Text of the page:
#1Lib1Ref: Harnessing The Wisdom Of Librarians To Edit One Of The Largest Collaboration History

Jan 25, 2018

Wikipedia, operated by the non-profit Wikimedia Foundation, is arguably one of the first stops anyone makes in online research.

The free, crowd-sourced encyclopedia is also one of the largest collaborations in human history; so vetting its information is both critical and challenging.

When Alex Stinson, a Brattleboro-based strategist for the Wikimedia Foundation, was attending a conference a few years ago, discussion naturally turned to the many facts on Wikipedia that needed additional citations, or backing up.

In fact, there are currently more than 333,000 “citation needed” notices in the English wiki alone.

An excerpt from Wikipedia's entry on "citations needed."
Credit screenshot, Wikipedia

Wiki had just added a simplified citation hunting tool, which made verifying a statement quite easy. So Stinson decided to invite librarians to look up and supply one citation each.

Involving librarians not only taps a group skilled in assessing information sources, it also highlights the crucial role librarians play in helping people to evaluate what they read. And studies show that fewer than 20% of contributors to Wikipedia are women. So Stinson reasoned that with librarianship still being a largely female profession, reaching out to librarians might help narrow the internet’s gender gap.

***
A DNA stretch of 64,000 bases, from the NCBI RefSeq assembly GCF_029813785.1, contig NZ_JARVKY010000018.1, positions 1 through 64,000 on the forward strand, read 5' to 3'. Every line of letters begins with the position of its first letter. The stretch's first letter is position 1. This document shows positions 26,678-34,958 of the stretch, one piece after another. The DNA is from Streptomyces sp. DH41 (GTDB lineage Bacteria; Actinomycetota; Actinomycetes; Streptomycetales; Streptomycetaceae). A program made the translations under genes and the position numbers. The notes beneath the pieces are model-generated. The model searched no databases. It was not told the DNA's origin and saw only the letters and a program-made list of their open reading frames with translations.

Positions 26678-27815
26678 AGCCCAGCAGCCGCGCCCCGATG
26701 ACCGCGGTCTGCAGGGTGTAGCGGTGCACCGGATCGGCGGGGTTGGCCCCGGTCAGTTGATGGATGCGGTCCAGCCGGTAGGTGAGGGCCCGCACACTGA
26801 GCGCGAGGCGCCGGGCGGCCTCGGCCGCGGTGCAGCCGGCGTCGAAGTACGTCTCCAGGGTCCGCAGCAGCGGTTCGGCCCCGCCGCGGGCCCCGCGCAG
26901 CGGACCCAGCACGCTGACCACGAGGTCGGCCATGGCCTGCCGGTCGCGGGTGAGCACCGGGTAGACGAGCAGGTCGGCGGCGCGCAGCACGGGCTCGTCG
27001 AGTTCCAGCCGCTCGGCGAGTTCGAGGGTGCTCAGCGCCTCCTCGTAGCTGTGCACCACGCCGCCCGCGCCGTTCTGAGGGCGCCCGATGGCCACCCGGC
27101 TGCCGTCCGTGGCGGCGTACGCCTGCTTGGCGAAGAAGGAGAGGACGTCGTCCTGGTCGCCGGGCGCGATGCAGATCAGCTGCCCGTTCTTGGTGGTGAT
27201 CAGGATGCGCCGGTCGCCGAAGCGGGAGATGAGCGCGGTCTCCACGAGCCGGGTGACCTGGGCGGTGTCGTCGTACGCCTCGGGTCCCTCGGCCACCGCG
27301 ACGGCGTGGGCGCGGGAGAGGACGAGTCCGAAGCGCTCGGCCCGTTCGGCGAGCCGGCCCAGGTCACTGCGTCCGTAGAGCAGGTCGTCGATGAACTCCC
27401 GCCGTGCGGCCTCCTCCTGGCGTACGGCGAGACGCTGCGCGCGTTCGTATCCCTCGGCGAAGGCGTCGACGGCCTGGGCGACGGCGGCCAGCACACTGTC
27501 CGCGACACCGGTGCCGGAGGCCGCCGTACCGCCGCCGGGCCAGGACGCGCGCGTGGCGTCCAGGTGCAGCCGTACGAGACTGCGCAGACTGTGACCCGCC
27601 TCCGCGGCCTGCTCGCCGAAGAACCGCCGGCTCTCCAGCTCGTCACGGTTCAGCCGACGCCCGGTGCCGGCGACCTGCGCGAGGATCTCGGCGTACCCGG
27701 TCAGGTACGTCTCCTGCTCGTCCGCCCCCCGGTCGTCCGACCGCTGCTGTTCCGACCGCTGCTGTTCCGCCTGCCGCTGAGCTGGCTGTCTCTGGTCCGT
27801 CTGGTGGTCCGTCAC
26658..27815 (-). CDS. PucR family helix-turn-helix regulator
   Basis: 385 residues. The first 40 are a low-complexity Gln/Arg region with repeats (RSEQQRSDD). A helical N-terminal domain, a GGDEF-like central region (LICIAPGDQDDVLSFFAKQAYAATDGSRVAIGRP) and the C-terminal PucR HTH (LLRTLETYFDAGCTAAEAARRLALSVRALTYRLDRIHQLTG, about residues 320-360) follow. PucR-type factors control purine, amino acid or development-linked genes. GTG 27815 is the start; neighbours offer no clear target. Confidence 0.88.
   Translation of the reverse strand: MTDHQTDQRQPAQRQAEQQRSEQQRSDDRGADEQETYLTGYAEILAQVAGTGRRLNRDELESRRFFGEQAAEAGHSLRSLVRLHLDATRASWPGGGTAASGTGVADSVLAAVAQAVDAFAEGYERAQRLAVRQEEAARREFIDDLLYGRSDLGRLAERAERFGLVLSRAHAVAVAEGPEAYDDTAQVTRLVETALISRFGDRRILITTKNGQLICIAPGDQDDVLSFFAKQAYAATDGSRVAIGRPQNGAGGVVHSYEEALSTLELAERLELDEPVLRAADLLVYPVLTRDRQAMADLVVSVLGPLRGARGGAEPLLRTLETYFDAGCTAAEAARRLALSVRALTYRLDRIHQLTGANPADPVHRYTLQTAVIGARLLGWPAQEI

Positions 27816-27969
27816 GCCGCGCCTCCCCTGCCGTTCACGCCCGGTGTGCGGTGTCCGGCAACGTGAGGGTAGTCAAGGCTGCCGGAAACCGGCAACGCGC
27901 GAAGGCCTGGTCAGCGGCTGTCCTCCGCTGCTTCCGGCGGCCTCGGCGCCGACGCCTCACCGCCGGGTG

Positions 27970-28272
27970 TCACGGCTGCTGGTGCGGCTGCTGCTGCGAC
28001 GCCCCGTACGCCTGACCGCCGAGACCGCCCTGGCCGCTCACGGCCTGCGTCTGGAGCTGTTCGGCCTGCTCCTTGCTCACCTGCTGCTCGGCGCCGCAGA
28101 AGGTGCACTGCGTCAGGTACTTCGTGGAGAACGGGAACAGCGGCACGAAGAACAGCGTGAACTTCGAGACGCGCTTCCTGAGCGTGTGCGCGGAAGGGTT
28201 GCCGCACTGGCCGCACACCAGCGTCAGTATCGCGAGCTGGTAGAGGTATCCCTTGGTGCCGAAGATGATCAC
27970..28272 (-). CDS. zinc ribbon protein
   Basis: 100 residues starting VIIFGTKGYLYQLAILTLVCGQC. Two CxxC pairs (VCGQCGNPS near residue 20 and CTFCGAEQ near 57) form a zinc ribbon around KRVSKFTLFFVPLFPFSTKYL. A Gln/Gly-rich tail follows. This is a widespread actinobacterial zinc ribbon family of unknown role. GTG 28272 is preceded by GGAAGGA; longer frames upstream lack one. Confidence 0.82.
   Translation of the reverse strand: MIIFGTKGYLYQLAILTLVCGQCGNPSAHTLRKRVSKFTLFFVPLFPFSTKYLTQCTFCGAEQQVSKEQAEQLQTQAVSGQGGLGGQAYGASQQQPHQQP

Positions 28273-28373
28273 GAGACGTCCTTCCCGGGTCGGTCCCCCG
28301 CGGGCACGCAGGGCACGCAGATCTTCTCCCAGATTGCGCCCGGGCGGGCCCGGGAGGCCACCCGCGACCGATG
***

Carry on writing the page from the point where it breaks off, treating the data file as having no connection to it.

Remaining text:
A successful trial run was held in 2016 and another round of the #1Lib1Ref campaign is underway now.

And it’s not just for librarians. Until Feb. 3, anyone can sign up to edit a piece. The instructions are straightforward, and the satisfaction of nailing a citation is almost instant.

Wikipedia also welcomes articles from anyone who can meet its criteria. Stinson says you need at least two reputable published sources for your information. The subject must have broad public appeal and long term interest. And you must state up front why your article is worth inclusion.

Maintaining the quality of entries and edits is clearly a challenge. Most bad edits — called vandalism — are caught by machine learning tools, but the rest are caught by human volunteers. Every edit is preserved, so even when one has been removed or if there’s a point of contention, a human editor can restore the edit.

In this round so far, 1Lib1Ref.org has already stacked up nearly 1,800 edits in at least 21 languages from 33 countries. To play even a tiny part in such a giant effort is a 21st century thrill.